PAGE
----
Burger King's (BKC) increasingly obnoxious attempts to lure young dopes to its horrible food may have gone too far this time. Some (likely slightly older) dopes have come up with a print ad shamelessly evoking oral sex to peddle the "BK Super Seven Incher" in Singapore.
I can't help but imagine a fellow in a backward ball cap and cargo shorts, his pockets full of roofies, writing this copy for the oblong sandwich:
IT'LL BLOW YOUR MIND AWAY. Fill your desire for something long, juicy and flame-grilled with the NEW BK SUPER SEVEN INCHER. Yearn for more after you taste the mind-blowing burger that comes with a single beef patty, topped with American cheese, crispy onions and the A1 Thick and Hearty Steak Sauce.
They got two "blows" in there. Nice. The sandwich (by itself an obscenity), slathered in unnaturally ultra-white mayonnaise, is floating in the air directly across from the disturbingly pale profile of a young, gape-mouthed woman who looks frightened to death of the manly meat. Sexy!
But, now, wait a minute. Let's look at that copy again. The ad is aimed at young men, right? Of course it is. So why does it tell them to "fill your desire for something long," etc.? Is that a purposeful bit of sublimation (know your audience!) or is our cargo-pantsed copy jockey himself like one of those guys from my high school's wrestling team—that is, even more of a stereotypical frat boy than I had at first imagined?
Hard to know.
As I noted the other day, Burger King's weird, often stupid/sometimes clever campaigns have helped to lift the chain from its depths of about a half-decade ago. But, in the United States, anyway, they haven't helped it close the widening gap between it and McDonald's (MCD), which has stuck with a more normal, value-oriented, and much more successful marketing approach.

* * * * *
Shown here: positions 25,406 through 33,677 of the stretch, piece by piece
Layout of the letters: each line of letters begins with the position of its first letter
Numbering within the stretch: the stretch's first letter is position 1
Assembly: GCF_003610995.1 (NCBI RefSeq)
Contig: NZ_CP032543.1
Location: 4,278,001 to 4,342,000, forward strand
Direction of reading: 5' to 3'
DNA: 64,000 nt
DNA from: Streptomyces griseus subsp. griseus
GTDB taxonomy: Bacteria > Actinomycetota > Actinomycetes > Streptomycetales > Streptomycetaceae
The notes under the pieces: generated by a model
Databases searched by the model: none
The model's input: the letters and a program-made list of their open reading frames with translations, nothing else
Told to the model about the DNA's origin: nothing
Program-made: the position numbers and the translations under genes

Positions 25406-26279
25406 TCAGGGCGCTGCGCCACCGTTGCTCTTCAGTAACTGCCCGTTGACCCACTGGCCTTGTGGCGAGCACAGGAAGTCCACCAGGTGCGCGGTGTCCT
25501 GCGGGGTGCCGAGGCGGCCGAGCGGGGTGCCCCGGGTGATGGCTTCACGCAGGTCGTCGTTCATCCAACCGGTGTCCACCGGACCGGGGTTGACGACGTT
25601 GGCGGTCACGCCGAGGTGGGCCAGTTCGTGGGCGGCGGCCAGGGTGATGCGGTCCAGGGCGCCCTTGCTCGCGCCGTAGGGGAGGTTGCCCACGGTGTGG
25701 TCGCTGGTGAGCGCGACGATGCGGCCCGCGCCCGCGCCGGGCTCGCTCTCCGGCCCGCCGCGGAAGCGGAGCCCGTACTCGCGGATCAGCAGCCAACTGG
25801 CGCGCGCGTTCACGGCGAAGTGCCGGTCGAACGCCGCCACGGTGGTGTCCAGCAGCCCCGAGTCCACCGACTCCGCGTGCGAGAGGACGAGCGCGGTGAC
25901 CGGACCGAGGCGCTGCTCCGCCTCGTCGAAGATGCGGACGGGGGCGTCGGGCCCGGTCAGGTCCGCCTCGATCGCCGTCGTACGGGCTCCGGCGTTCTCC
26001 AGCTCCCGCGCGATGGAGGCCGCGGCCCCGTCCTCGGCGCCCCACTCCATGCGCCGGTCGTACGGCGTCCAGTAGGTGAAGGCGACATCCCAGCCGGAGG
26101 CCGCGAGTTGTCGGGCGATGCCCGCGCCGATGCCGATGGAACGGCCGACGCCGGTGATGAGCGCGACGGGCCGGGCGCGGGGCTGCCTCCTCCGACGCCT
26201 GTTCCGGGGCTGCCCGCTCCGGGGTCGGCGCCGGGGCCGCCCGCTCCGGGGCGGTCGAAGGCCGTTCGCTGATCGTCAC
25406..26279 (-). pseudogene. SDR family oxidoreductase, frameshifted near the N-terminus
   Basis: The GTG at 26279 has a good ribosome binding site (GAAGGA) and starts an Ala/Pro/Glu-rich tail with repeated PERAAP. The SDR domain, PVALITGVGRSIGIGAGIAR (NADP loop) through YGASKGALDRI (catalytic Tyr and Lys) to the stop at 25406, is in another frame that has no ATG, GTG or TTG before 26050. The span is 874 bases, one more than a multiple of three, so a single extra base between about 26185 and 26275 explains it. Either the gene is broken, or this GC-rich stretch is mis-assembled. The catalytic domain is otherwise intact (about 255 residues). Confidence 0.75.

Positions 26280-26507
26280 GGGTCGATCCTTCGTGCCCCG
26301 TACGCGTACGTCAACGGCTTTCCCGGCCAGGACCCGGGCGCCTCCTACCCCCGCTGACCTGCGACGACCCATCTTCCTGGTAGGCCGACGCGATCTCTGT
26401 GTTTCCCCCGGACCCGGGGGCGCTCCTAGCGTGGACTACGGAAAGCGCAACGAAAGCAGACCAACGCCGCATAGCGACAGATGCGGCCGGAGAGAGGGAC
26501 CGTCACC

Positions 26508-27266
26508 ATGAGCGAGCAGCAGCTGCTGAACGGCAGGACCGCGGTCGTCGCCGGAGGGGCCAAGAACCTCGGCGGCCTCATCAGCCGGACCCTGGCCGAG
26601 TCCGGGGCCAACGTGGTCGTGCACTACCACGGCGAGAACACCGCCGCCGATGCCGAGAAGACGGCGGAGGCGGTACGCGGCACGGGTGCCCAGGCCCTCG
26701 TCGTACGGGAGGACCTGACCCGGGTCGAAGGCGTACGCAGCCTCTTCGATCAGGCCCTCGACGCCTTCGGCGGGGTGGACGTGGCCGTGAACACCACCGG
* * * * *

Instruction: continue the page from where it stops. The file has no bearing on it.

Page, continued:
Copyranter calls it the "most overtly blow-jobby ad I've ever seen." And copyranter has seen a lot of blow-jobby ads.
Gawker notes that the "only thing this ad is missing is the disclaimer that you'll actually get fewer blowjobs if you eat these sandwiches, but perhaps that's the 'genius' of advertising that we simpletons on the outside just don't get."
(NOTE: Like everyone else who has written about this, I initially blamed the ad campaign on Crispin Porter & Bogusky, the agency that handles Burger King's ads in the United States. Although this latest campaign, apparently limited to Singapore, seems to fit in, sort of, with Crispin Porter's other campaigns aimed at young men, a Crispin Porter spokeswoman has confirmed that another agency is responsible for it. I have updated this post to omit references to Crispin Porter. )
More advertising filth http://www.manolith.com/2009/06/29/24-awesomely-lascivious-and-sexually-...